You took part in the 1991 production of The Wall in Berlin. What was Roger Waters like?
Alex Reardon, Risca, South Wales
I cannot bear Roger Waters, and I’ll tell you why. Hundreds of thousands of people spent a week’s wages, if not nearly a month’s, for what’s billed as a live show. The day before, they rehearsed all the lights and the explosions and pyrotechnics and all the wankdom you wouldn’t need if you had confidence in the music. They tell us that they’re recording the soundcheck, just so they can practise again later with the lights. So the next day, I go on stage to sing live – and this happened to a number of artists – and my mic is not working. And on comes a playback of yesterday’s recording. So I’m forced to stand there and mime. I don’t like lying to an audience so, as soon as I got offstage, I saw Roger and chased the cunt to beat the shit out of him. He was quite agile, as I remember.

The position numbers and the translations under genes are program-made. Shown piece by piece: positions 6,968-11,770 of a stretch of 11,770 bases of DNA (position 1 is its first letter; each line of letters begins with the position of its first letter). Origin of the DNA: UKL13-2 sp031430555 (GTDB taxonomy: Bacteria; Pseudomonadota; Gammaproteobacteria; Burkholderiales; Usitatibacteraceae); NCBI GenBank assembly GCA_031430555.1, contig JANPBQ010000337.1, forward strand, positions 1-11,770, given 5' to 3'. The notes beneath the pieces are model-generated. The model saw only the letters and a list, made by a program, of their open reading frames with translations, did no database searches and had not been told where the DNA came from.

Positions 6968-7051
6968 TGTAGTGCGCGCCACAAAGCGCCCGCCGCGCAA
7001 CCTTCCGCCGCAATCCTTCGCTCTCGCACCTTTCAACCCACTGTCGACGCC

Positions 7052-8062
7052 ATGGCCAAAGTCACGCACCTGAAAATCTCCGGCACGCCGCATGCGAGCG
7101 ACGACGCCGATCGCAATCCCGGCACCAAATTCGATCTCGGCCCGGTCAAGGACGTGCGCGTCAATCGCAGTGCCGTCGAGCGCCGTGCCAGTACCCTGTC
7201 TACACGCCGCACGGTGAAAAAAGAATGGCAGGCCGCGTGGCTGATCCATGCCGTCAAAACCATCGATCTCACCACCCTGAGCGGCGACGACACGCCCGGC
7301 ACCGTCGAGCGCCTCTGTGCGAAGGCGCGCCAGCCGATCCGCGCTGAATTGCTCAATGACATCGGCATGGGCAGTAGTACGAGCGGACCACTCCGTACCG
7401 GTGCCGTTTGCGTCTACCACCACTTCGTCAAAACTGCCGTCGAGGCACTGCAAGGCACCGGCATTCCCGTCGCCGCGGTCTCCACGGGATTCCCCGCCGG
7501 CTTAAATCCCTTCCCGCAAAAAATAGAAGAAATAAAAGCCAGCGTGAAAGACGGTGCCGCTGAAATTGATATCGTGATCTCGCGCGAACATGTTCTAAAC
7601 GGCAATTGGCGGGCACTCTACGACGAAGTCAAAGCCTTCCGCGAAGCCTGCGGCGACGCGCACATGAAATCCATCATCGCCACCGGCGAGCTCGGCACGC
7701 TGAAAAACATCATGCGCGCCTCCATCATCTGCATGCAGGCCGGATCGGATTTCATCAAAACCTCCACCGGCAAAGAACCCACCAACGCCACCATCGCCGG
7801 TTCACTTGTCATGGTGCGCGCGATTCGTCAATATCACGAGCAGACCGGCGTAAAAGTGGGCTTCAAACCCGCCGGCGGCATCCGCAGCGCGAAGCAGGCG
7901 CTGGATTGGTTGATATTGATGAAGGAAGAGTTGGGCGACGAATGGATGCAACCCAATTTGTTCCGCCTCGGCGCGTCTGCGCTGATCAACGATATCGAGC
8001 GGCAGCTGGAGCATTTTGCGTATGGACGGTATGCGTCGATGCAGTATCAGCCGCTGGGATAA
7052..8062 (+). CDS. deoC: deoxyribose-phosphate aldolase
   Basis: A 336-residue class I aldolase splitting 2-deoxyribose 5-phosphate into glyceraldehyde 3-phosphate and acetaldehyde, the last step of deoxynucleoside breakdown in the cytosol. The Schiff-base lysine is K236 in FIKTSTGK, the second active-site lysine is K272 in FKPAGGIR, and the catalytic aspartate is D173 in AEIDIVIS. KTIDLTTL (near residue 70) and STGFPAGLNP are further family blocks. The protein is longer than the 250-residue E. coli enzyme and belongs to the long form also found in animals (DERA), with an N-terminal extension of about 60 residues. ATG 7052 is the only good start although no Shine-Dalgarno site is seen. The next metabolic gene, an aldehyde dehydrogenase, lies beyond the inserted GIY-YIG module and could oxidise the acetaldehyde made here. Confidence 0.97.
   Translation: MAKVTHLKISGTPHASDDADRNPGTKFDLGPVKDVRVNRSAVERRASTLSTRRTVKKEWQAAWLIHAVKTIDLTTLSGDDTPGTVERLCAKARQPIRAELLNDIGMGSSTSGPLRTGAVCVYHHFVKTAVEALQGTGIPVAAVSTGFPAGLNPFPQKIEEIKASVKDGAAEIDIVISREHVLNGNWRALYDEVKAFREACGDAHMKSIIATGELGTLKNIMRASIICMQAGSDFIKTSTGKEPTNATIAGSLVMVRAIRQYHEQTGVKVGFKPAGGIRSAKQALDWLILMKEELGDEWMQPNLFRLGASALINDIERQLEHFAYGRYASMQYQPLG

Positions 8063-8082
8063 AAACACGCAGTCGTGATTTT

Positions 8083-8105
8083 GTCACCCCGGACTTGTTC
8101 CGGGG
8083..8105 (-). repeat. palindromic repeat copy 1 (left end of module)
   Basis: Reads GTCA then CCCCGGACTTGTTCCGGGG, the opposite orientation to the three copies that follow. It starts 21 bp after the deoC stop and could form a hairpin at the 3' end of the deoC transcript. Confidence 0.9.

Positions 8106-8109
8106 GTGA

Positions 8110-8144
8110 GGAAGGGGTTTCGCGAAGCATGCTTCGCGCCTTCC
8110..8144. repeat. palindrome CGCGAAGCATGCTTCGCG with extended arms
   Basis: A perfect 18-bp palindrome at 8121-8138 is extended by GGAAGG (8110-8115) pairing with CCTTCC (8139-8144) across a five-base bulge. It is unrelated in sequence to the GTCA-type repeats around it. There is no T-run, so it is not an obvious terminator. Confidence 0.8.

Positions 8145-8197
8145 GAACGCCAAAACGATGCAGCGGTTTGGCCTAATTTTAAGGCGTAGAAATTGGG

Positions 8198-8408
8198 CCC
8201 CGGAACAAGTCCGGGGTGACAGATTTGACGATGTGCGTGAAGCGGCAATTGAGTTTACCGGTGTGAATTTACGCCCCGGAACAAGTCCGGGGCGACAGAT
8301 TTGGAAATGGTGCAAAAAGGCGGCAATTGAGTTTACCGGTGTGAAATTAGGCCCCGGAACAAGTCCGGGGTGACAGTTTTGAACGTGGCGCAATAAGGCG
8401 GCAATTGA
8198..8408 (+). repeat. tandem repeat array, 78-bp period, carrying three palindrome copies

What did you know of Prince’s music before you recorded “Nothing Compares 2 U” and did you ever meet him?
Simon Banwell, Berlin, Germany
I loved his music, but I had absolutely no idea or expectation that that single would be such a big hit, not at all. Did I ever meet Prince? I did and, again, we didn’t like each other. At all. Ha ha! I’m not going to go into it, but we detest each other, even more than me and Roger Waters. It got violent too, which is why I can’t go into it, but it is a very funny story. I’ll tell it when I’m an old lady and I write my book.
For someone who has been so critical of belief systems, what is the appeal of Rastafarianism?
Dan Ellis, Cambridge